Supportive External Context
Policies and initiatives at the national, regional, and local levels to support schools and teacher preparation programs in effective implementation of technology for achieving curriculum and learning technology (ICT) standards
This resource makes sense to me. Before I can start holding teachers and students accountable for digital literacy, I need these conditions to be met. I need all these things to support the best learning, so that technology makes life easier and more fulfilling, rather than technology being a source of frustration or anxiety.
Without going into detail, I’ll say that these conditions are not being met right now in my school. I would assume that’s common among most schools; you can imagine the added challenges in a small non-profit independent school. Last summer I collaborated with a couple of other teachers to look at the NETS for students and the Vermont tech standards to create a pared-down list of essential skills for our particular students. This Essential Conditions list was an afterthought in our group – brought up with the “Oh, we should probably talk about this more” comment that rarely leads to it actually being talked about more.
I think I went about that process backwards. This summer, as I get more time for professional development and long-term planning, I think it’s time to really take apart these conditions and start advocating for what we’d need to get them met. While some of those items seem big – like the “External Context” – I need to remember that as an empowered educator, they are all within my scope of influence. I can advocate to my legislators. I can raise awareness in my community. I can network with other professionals to fill in the gaps in my own program. I just need to start.
Anyone have experience with really digging into the Essential Conditions? I’d love to hear your thoughts and perspectives.
My main takeaway from Edcamp Boston was the brilliance of the overall structure and feel of the day. I am now totally a convert to unconferences. The model just makes sense. I appreciated the collaborative we’re-all-in-it-together feel. I appreciated that sessions were sometimes just questions or calls for help. I appreciated that everyone was treated like an expert, and everyone’s opinion held equal esteem. One of the sessions I went to was about how one school transformed their inservice through an Edcamp model, and that was pretty inspiring to me. We have lots of professional development at my school, and while there is some amount of agency among the teachers to propose and lead sessions, I think we could take it one step further. That’s something I’ll definitely bring up to my school leadership as we start planning for summer inservice.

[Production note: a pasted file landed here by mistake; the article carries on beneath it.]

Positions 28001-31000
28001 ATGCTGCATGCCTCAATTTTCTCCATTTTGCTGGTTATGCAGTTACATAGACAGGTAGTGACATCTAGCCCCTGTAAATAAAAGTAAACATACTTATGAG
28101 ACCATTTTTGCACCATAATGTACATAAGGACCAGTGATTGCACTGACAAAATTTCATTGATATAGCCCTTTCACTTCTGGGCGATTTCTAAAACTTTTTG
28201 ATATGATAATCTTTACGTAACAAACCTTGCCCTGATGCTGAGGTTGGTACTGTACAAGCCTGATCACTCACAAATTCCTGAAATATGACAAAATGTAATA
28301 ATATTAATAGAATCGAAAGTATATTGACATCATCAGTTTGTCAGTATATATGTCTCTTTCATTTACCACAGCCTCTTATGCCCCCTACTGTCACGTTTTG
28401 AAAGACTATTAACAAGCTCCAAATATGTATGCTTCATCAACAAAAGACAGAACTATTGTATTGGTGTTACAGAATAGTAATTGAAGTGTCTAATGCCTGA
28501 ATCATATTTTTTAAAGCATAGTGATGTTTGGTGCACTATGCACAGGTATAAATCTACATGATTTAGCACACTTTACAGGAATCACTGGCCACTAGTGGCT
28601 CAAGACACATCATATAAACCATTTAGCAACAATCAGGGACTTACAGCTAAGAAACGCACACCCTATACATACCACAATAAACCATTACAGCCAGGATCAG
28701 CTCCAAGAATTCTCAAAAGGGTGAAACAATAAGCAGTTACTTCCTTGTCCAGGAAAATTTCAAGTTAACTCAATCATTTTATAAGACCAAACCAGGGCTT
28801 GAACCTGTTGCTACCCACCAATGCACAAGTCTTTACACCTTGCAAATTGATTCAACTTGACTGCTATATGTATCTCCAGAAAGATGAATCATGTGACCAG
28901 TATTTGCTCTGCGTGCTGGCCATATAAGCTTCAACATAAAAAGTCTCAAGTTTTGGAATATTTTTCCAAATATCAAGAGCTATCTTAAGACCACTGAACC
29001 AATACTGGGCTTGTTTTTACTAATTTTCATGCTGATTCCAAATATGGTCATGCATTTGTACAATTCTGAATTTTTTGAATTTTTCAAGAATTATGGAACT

My other takeaway from Edcamp was how glad I am to not work in public school. Throughout the day, I heard so much from other teachers about feeling isolated at their schools, feeling unsupported by administration, feeling distanced from their peers. In one session on urban education, I talked about my school’s framework of “unconditional positive regard” toward students. One teacher asked me how that was implemented – how do you get teachers to start living that? I was lucky enough to be able to answer that that’s the way it’s been since before I started working at my school – that’s just part of our culture. I am so lucky that I have peers who support me, administration who really care about and believe in our students, and the autonomy to implement changes or experiment with pedagogy in my classroom.
I was also reminded all day of how grateful I am to not have to deal with standardized testing. My kids have the option to take the Vermont state tests, but it may not surprise you that most of them opt out. I don’t have any pressure from my administration to get higher test scores. I take that for granted most of the time, and Edcamp gave me a new appreciation that the pressures at my school are about how to best serve each individual student. That’s the way it should be.
Don’t get me wrong – I respect so much those who work in public schools. It just hurts my heart that some of my peers at public schools are struggling so much, and I wish there was a way for the positive culture at places like my school to influence culture at the public schools around us. On the flip side of the coin, I definitely developed some envy over the day of the institutional support received by some of my fellow tech integrators. I recognize that at my school, the idea of structured technology integration is new, and these things take time. It was inspiring to hear about established programs at other schools and dream about where my program can be in the future.
I guess that brings me back around to the importance of something like Edcamp. A free conference allows a wider cross-section of teachers from schools that may not be able to fund attendance at other conferences. I got to meet a great range of teachers from different settings, and as much as I took from them, I hope they’ll take a little from me as well. Maybe then we can close the gap of isolation that so many people talked about, and become more of a community that can come together to support our students with care.